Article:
companies target different groups through advertisements and there has been an increase in their
advertising expenditure. Efforts are required from companies to attract customers and retain
them. The reasonfor preference of Tata tea by the respondents of the first two age groups can
be well understood by the positioning strategy of the brand. The Jaago Re campaign launched
by the company where the punch line in the advertisement Harr Subah Sirf Utho Nahin, Jaago!
must have appealed to the younger generation. Similarly, the advertising of Taaza is always full
of energy. This brand is for the active, young and progressive type of consumers. Likewise, the
middle and higher age groups prefer Taj
Mahal. Tabla maestro Ustad Zakir Hussain was the brand ambassador since 1990s. Ustad and
his fans are getting older. The users of the brand have got older and the brand has not been able
to connect with the younger generation. Hence there is a chance that the new generation may
miss out on the charm of Ustad. Hindustan Unilever Limited does not want this to happen with a
power brand like Taj Mahal and so the new brand ambassador is Saif Ali Khan is introduced.
Saif is an attempt to make the brand more contemporary. The relatively lower income and
educational groups prefer Tata tea to brands like Taj Mahal and Tea City, which are
comparatively expensive brands.
2. Himani Sharma (2014) in their study have analyzed the various factors affecting the purchase
of tea. It was concluded that male consumers are not frequently using tea when compared to
female consumers. It was found that consumers are not satisfied with the quality of tea and also

22

the free gifts distributed to them. While communicating their products, the tea marketers have to
take extra care, and advertise all the possible advantages of using their tea.
3. Imran Khan (2013) undertook a study to know the impact of brand related attributes (brand
knowledge, brand relationship, behavioral intention, brand advertisement and past experience
about the brand) on the purchase intention of the consumers. The results identified that brand
knowledge and brand advertisement has same impact on both male and female consumers.
Behavioral intention, past experience and purchase intention are high in female consumers than
male consumers. But male consumers have stronger brand relationship then female consumers.
Furthermore, the behavioural intention and purchase intention of upper Punjab employees is
high. The impact of advertisement and knowledge about brand increases according to the age of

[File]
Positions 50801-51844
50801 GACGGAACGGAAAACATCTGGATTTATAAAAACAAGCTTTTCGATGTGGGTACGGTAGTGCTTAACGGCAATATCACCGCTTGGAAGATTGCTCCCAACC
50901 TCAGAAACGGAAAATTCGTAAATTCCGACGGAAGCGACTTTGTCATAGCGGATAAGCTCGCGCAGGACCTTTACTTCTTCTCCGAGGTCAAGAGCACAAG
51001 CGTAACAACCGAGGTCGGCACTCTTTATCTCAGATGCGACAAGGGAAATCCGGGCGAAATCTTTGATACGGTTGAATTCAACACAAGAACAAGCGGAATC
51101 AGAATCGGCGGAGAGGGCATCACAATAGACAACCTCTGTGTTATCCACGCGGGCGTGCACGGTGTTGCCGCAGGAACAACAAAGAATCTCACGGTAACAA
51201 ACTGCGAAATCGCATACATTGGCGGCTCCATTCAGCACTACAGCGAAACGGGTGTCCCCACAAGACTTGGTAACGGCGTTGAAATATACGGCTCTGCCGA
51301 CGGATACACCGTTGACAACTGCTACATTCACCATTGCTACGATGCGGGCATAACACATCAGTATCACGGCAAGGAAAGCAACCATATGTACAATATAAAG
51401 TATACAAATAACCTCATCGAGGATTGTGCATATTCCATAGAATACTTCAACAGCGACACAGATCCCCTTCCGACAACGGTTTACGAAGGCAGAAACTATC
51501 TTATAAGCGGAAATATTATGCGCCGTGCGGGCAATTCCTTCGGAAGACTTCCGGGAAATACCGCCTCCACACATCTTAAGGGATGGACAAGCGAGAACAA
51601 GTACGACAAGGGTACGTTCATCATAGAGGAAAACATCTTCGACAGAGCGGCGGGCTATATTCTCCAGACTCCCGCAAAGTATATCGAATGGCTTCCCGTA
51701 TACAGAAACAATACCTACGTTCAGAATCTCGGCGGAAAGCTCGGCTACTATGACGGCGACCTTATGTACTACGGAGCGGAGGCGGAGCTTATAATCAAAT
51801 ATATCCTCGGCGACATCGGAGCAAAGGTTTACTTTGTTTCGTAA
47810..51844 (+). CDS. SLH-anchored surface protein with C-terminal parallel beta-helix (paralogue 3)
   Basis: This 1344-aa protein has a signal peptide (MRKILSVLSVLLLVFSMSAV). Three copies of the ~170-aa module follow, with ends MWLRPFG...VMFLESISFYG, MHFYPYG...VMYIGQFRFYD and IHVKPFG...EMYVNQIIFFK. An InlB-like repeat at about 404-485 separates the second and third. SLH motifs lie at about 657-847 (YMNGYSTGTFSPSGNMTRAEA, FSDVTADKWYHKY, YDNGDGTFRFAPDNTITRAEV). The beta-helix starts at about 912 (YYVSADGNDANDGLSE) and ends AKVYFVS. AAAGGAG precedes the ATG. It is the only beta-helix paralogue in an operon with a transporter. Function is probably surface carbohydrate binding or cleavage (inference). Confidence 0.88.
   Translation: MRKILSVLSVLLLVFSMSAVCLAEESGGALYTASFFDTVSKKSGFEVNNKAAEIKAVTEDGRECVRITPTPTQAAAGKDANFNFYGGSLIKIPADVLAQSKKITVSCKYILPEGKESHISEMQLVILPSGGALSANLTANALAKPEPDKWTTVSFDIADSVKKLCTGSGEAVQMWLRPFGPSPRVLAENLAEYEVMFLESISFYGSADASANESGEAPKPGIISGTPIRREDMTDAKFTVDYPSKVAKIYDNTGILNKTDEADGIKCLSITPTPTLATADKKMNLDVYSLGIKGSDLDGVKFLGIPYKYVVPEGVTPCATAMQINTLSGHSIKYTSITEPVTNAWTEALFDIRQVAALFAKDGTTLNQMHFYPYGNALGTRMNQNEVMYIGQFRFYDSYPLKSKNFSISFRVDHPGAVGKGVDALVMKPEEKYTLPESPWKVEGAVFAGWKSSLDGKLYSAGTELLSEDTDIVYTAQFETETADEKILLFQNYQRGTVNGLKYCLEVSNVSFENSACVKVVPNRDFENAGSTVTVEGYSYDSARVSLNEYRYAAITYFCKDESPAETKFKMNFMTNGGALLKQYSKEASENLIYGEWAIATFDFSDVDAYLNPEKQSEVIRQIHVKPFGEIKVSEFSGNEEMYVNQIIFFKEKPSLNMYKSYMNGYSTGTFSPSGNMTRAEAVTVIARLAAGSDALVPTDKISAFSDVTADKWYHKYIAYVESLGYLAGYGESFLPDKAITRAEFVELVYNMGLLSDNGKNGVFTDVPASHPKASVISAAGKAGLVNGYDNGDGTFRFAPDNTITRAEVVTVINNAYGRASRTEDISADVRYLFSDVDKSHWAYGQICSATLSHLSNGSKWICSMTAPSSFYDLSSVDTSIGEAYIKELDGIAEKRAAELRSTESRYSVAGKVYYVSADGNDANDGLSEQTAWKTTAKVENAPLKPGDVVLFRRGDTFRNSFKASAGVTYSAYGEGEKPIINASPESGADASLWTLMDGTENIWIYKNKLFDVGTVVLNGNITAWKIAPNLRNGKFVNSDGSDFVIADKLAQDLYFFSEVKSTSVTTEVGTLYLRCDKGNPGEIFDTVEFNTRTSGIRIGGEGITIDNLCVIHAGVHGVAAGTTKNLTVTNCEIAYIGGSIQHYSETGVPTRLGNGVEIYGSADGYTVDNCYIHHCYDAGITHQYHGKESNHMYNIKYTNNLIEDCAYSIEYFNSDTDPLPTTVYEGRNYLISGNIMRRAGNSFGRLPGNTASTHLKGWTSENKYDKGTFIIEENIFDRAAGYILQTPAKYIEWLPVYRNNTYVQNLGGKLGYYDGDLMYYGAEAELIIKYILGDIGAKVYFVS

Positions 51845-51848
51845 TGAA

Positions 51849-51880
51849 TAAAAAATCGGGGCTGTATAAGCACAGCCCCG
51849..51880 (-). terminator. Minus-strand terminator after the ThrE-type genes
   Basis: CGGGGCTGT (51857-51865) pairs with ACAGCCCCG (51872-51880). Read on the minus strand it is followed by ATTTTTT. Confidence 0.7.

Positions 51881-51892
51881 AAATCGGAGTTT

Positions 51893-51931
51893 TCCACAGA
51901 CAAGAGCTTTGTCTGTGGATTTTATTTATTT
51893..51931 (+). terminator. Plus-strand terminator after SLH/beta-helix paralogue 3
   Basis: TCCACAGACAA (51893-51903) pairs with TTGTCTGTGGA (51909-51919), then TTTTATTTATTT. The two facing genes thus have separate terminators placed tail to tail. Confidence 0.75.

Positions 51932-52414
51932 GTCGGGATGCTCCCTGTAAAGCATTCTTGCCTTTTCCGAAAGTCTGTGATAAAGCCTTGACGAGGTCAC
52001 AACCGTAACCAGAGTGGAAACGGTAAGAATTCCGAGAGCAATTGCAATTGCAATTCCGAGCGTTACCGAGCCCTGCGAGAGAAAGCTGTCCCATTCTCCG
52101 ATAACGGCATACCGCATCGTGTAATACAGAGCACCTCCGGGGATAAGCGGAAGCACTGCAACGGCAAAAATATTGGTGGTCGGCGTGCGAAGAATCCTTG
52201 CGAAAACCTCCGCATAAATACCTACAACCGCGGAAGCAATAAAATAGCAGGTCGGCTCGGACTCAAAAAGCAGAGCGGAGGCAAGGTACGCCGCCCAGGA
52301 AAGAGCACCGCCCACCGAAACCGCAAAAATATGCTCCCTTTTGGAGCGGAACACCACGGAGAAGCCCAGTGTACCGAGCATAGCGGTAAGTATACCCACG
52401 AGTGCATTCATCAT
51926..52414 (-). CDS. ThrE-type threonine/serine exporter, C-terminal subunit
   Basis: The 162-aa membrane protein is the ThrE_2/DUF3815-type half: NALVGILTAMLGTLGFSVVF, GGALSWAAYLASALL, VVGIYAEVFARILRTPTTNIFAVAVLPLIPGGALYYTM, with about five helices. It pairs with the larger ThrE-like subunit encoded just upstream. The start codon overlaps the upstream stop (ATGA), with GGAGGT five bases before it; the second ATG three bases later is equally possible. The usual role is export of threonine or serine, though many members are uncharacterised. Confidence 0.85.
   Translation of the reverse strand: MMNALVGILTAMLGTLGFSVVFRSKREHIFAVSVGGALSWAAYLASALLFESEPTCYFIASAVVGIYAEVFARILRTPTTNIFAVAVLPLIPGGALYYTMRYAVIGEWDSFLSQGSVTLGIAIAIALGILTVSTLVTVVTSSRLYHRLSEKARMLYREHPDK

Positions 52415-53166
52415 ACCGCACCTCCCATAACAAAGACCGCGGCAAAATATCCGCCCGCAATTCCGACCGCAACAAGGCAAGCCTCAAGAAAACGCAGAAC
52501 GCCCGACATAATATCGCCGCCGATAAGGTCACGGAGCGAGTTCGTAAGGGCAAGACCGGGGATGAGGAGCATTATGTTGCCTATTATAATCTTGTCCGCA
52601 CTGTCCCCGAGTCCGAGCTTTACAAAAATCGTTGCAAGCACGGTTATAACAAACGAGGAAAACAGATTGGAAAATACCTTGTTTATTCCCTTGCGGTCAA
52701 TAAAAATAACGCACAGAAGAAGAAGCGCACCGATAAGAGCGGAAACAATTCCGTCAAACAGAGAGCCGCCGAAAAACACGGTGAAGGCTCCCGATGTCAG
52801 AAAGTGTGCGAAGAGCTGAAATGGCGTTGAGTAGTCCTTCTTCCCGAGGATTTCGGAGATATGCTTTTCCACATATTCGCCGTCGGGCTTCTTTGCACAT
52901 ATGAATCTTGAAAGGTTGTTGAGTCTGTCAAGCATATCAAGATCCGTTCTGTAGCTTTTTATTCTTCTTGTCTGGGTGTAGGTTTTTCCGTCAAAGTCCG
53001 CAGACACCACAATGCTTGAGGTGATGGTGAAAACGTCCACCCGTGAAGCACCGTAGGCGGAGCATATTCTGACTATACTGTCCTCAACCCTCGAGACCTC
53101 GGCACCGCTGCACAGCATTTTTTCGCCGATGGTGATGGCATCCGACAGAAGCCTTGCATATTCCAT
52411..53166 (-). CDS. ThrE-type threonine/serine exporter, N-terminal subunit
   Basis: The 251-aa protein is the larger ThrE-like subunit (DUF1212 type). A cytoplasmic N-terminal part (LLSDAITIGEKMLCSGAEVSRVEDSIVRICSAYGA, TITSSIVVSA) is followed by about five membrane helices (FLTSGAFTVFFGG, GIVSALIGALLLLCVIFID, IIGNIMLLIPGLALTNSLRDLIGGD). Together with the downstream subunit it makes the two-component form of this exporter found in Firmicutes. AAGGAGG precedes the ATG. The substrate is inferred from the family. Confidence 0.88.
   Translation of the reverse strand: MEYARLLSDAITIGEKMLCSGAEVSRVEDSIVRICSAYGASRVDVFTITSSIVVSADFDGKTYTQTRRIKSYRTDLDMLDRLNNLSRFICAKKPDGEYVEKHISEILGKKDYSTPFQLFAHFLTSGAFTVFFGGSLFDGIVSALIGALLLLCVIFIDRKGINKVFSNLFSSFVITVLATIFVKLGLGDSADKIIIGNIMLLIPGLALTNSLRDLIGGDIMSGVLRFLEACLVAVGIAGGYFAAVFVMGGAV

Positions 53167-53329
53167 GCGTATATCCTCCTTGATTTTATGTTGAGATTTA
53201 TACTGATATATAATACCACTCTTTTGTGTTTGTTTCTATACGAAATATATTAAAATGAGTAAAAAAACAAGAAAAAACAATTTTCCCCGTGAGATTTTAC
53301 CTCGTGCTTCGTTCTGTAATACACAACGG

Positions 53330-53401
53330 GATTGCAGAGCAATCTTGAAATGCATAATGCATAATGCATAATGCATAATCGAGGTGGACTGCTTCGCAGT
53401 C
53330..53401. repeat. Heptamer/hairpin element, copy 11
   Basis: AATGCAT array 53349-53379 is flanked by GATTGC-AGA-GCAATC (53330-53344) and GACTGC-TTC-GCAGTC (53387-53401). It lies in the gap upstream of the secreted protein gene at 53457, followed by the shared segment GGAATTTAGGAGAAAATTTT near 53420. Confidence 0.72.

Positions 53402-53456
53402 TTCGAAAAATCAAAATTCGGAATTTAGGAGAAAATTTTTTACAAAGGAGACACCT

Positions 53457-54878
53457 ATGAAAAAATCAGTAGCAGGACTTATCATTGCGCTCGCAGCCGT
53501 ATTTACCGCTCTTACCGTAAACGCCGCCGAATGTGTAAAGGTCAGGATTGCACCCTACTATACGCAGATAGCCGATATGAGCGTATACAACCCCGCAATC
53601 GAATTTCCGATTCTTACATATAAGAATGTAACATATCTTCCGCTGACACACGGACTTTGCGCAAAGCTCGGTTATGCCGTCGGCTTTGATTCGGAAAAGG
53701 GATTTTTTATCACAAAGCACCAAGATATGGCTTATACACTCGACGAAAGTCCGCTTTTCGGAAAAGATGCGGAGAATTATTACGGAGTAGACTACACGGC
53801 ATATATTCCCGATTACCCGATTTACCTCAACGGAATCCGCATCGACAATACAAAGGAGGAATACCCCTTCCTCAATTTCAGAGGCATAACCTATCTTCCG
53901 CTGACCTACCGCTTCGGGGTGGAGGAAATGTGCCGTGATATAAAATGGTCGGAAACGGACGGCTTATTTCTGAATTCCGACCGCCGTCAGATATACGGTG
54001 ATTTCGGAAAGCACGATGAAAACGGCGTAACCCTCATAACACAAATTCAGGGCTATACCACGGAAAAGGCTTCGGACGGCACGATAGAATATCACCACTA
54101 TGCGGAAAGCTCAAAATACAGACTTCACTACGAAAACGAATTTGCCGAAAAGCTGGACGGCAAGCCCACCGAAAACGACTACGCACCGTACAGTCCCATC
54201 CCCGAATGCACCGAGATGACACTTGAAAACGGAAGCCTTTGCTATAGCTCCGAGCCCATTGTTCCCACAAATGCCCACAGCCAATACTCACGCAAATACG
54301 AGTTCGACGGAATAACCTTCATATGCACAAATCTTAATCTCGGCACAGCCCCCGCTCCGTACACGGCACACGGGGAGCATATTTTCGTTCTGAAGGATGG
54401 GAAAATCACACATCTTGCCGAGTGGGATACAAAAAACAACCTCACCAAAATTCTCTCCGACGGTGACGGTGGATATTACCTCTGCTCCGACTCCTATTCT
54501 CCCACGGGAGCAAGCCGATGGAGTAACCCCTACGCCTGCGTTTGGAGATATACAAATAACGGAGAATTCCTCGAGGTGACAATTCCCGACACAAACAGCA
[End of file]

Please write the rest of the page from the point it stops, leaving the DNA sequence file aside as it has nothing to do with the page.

the consumers.
4 Islam Mohammed Monirul (2013) have determined the consumers perception and attitude
towards Tea and Coffee. For this purpose, 100 punjab consumers are selected and studied.
Fishbiens Multi-attribute attitude model and t-test were used to measure hypothesis and compare
consumers attitude towards Tea and Coffee. Findings indicated that the attitude towards Coffee
and Tea differed significantly among consumers in punjab. Consumers had an overall positive
attitude towards Coffee when compared to Tea in respect of availability, flavour and environment
of shop. In contrast, mean value and t-value indicate that there were no significant differences in
aspects of freshness, habitual facts, and status, but correlation value indicated that there were
some differences with regards to freshness and status.
5. Shendge (2012) has studied the consumer preference towards Red Label Tea with reference to
Samrat Chowk in Solapur. The data collected and analyzed and general observations have proven
that Brooke Bond Red Label Tea has done remarkable job in the market. It is observed that 88
percent of the consumers are using Brooke Bond Red Label Tea powder. Majority of the
consumers (73 percent) of Red Label Tea stated that price of Red Label Tea is reasonable.
Advertisement has influenced 95 percent customers to buy this brand of tea. Besides it is also
observed that the price of Red Label is affordable to everyone. The consumers of Red Label Tea

23

are quite satisfied with it and they will not switch over to other tea brands. They will continue
using the same brand and they have the attitude of recommending it to others.
6. Judy , (2012) have studied the consumer psychological values towards coffee consumption in
a tea culture setting. Interviews using the Zaltman Metaphor Technique (ZMET) were employed
to explore consumer values surrounding coffee consumption in Taiwan. Qualitative research
methods and Xsight software were used to organize the data and field observations to form a
grounded theory. Consumption of coffee was found to be used as a medium for mental escape
from the stress and pressure from work and society, in seeking relaxation and feeling renewed
and as an insight into the world of nature. Photo elicitation and deep psychological interviews
show respondents core values related to this consumption behaviour.
7. Jaisam., (2010) have studied24 the factors affecting consumer behaviour of tea. The
researchers have selected 400 respondents by means of quota sampling. Survey was conducted
using the questionnaires with 19 variables and the data were statistically analyzed using factor
analysis. The result of factor analysis showed that the consumer behaviour was influenced by
five factors
1. marketing factor such as gift, promote, volume, producer, product and brand,
2. healthy factor such as healthy, nutrition, shelf-life, safety and curing,